Adapting to climate change
Humankind will have to learn to live with climate change. Even the most effective mitigation measures will no longer be sufficient to avert climate change resulting from carbon emissions in the past, hence measures to adapt to climate change have to be developed and will be needed for a long time to come.
Agricultural smallholders and pastoralists whose livelihoods depend on natural resource bases that are already severely stressed and degraded are among the groups most affected by the unpredictable impacts of climate change. However, even within these communities the capacity to cope with change is unevenly distributed. The better-off individuals and groups with more livelihood options (such as salaried employment and good links to markets) tend to be more resilient to the impacts of climate change. By contrast, the poorest and most marginalized groups require support if they are to survive.
Building on Capacity.org Issue 45 (June 2012) this page provides links to useful resources for organizations that work with vulnerable communities to strengthen their resilience to climate change and other external factors that they may have little control over. We focus in particular on resources related to the two core questions discussed in Issue 45:
1. Adaptation to what? The global effects of climate change may be clear in terms of increase in temperature and rising sea levels but the local effects are far less predictable to the extent that some regions may even benefit from the consequences of climate change. Are there reliable sources for communities find out what type of changes to expect?
2. Which factors determine a community’s adaptation capacity? What can be done to enhance the resilience of local communities to the effects of climate change? How can actors including local governments and NGOs intervene to enhance the resilience of communities?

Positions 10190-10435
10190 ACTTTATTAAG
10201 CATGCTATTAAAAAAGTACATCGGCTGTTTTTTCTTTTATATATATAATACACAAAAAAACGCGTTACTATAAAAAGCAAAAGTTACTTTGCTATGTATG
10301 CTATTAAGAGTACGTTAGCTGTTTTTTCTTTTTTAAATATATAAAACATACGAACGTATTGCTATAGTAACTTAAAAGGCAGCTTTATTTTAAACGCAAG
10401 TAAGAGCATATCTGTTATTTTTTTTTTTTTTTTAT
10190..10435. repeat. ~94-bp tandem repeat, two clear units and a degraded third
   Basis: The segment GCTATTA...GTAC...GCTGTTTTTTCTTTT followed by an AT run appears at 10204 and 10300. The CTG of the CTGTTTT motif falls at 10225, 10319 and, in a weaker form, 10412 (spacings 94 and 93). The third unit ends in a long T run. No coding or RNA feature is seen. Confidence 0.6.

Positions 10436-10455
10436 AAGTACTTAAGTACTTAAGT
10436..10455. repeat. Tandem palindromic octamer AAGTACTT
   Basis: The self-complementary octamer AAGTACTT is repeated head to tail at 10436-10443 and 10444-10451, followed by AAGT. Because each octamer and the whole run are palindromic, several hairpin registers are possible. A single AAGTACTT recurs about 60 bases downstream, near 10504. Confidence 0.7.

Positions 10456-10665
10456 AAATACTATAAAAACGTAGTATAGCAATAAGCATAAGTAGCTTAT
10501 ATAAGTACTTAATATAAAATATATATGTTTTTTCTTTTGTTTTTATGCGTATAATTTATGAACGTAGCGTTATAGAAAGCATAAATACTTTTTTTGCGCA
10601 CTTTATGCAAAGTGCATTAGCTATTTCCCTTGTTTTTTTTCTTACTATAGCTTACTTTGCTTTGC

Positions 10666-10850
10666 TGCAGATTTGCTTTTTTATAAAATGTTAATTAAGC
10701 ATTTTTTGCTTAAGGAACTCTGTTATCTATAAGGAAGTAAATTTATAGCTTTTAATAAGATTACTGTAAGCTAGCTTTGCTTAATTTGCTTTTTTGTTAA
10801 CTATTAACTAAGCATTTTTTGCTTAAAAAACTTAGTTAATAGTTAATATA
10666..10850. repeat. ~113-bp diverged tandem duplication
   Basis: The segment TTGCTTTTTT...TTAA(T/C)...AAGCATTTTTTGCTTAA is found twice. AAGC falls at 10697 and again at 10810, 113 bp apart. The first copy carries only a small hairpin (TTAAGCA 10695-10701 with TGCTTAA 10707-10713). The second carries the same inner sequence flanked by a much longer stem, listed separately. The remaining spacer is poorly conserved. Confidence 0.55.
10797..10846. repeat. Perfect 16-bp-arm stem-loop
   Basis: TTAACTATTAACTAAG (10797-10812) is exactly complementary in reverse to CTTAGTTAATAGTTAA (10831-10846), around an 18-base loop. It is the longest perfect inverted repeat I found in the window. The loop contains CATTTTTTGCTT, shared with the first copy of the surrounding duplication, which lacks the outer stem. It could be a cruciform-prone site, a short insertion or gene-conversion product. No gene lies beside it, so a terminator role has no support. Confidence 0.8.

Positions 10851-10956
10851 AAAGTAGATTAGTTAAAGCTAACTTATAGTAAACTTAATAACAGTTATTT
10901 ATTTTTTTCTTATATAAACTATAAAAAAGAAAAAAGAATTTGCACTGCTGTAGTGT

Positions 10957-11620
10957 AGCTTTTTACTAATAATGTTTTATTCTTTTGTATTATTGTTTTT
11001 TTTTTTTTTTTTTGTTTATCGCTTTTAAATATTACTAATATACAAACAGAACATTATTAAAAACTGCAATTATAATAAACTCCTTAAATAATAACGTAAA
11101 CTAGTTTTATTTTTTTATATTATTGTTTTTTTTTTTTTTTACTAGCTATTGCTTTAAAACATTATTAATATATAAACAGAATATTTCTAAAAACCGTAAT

We welcome additional input from our readers on relevant case studies and publications as well as news, events and networking opportunities for enhancing the capacity of individuals and organizations that provide support to vulnerable communities.
Training on landscape approaches to spatial planning and decision making: Deadline for scholarship applications
Dates: 18-29 November 2013 (NB: Deadline for applying for NFP scholarchip is 7
Type of event: Training course
Location: Bangkok, Thailand
Organization: Centre for Development Innovation, Wageningen University/ RECOFTC Centre for Forests and People, Bangkok
More information: http://www.recoftc.org/site/resources/Landscape-Functions-and-People.php
Adopting a landscape perspective to spatial planning and decision making offers new space for negotiation and collaboration, taking into account the needs of local resource users, and of the global community. Spatial planners and natural resources managers are increasingly operating as facilitators of such negotiation processes on the ground. During this course we will help them to examine landscape dynamics, and analyse conflicts arising from overlapping land use. Moreover, we will enhance their ability to mediate in conflict, facilitate negotiation processes, and create space for multi-stakeholder collaboration within forested landscapes.More
08 May 2013
While the concept of "sustainable intensification" is viewed by some as a cynical attempt to promote industrial-scale agriculture, there is a growing international counter-movement that aims to demonstrate that intensification can also be driven by small-scale and sustainable farming systems. Falling squarely in the second camp is the Montpellier Panel, an international group of experts whose latest report aims to offer "a practical pathway towards the goal of producing more food with less impact on the environment."More